Long March 2C launches Shijian-9 tech demonstrator satellite duo

The Chinese have launched their much delayed Shijian-9 mission on Sunday, involving a pair of technology demonstrator satellites.  The launch took place at 03:25UTC from the Taiyuan Satellite Launch Center using a Long March 2C (Chang Zheng-2C/SMA) launch vehicle.

Chinese Launch:

The two satellites were developed by the Shanghai Academy of Spaceflight Technology (SAST) for the Chinese Commission of Science, and the Technology and Industry for National Defence (COSTIND).

The mission will conduct on-orbit experiments for electric propulsion, testing the XIPS-20 xenon gas ion thruster system. It will also test high precision and high stability control systems, high efficient power supply and advanced thermal control technology. The satellites features also instruments for Earth observation.

“Shijian” means “Practice” and this series of satellites have previously been used with a variety of configurations and missions for scientific research and technological experiments.

This was the 169th successful Chinese orbital launch, the 169th launch of a Chang Zheng launch vehicle, the 40th successful orbital launch from Taiyuan, the 14th successful orbital Chinese launch in 2012 and the fourth from Taiyuan this year.

The Chang Zheng-2C launch vehicle:

The Chang Zheng-2C a low Earth orbit launch vehicle derived from DF-5 ICBM. The rocket is a two stage hypergolic launch vehicle with a total length of 35.17 meters, a diameter of 3.35 meters and a total mass of 192,000 kg. The CZ-2C is most frequently used version of Long March Launch Vehicles which had 14 consecutive successful flights till October of 1994. In order to meet the user’s need,

China Academy of Launch Vehicle (CALT) developed a new smart dispenser upper stage, the CZ-2C/SD has been used commercially in the late 1990s and conducted seven consecutive successful launches for Iridium program.

The CZ-2C launch vehicle now comes in two versions, with a basic version comprising of a two-stage CZ-2C for LEO with typical launch capability of 3,366 kg, and a three-stage version known as the CZ-2C/CTS with a typical launch capability of 1,456 kg. The CTS upper stage for CZ-2C is a three-axis stabilized stage capable of delivering one or more satellites.

This launcher provides a flexible mechanical and electrical interfaces and length-adjustable fairing for various satellites.

The first stage is equipped with a cluster of four YF-20A engines (YF-21), with a length of 23.72 meters, a gross mass of 151,000 kg (empty mass of 8,600 kg) and a burn time of 130 seconds.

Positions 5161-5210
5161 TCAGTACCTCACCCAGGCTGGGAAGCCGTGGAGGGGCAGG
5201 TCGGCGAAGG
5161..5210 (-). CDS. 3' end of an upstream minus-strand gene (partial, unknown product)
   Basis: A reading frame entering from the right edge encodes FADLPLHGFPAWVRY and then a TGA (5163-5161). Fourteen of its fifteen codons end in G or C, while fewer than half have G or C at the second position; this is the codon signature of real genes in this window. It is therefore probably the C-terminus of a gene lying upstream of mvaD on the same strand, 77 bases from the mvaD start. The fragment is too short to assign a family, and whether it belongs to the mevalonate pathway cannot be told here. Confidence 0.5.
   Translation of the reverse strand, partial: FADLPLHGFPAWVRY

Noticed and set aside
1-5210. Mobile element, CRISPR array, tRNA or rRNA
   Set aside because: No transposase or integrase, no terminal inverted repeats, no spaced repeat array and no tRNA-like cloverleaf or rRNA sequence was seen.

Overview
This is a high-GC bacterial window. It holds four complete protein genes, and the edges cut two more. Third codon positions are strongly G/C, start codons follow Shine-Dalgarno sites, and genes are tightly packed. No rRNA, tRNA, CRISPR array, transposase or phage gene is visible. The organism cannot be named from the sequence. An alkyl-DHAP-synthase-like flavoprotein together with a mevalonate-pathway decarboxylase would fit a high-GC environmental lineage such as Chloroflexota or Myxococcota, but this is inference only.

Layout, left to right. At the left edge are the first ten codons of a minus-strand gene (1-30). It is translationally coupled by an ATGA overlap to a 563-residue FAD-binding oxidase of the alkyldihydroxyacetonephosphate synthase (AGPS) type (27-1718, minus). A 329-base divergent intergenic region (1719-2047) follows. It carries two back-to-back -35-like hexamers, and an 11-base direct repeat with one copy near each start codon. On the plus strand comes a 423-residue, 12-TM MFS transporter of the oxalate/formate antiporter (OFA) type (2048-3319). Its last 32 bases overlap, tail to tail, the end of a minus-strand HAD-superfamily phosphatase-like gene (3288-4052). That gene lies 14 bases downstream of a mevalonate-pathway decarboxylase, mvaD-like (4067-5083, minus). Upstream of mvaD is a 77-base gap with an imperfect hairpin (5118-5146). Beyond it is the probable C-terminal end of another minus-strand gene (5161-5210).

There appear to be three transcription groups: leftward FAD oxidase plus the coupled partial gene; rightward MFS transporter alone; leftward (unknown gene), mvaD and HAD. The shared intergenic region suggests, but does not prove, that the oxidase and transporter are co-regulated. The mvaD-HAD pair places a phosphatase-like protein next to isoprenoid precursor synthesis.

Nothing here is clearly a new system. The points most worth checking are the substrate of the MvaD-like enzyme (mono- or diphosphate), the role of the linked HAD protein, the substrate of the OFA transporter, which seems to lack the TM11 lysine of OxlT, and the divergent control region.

The second stage is equipped with a cluster of one YF-22A engine with fixed nozzles and a swivelling venire motor consisting of four YF-23 chambers motors (the YF-24), with a length of 8.71 meters, a gross mass of 38,200 kg (empty mass of 3,200 kg) with a burn time of 112 seconds (main engine) and 287 second (vernier).

For this launch the CZ-2C used an SMA upper stage – possibly using the SpaB-140C solid motor – increasing the SSO payload capability to 1,900 kg.

Following the opening 120 seconds of the Chang Zheng-2C/SMA ascent, separation occurs at T+122 seconds with the second stage igniting while still attached to the first stage. Fairing jettisoning is usually set for T+3 minutes and 52 seconds.

The shutdown of the second stage takes place in two phases. First, at T+5 minutes and 1 seconds main engine shutdown takes place while the vernier engines keep firing for an additional 10 minutes, with vernier shutdown taking place at T+10 minutes 13 seconds. Separation of the third stage takes place three seconds after vernier engines shutdown.

Depending on the mission, the vehicle the enters a coast phase until T+48 minutes and 8 seconds when solid rocket motor ignition takes place for a final burn. Spacecraft separation usually occurs at T+50 minutes and 13 seconds..

The Taiyuan Satellite Launch Center:

Situated in the Kelan County on the northwest part of the Shanxi Province, the Taiyuan Satellite Launch Center (TSLC) is also known by the Wuzhai designation. It is used mainly for polar launches (meteorological, Earth resources and scientific satellites).

The center is at a height of 1400-1900m above sea level, and is surrounded by mountains to the east, south and north, with the Yellow River to its west.

The annual average temperature is 4-10 degrees C, with maximum of 28 degrees C in summer and minimum of -39 degrees C in winter.

TSLC is suitable for launching a range of satellites, especially for low earth and sun-synchronous orbit missions.

The center has state-of-the-art facilities for launch vehicle and spacecraft testing, preparation, launch and in-flight tracking and safety control, as well as for orbit predictions.

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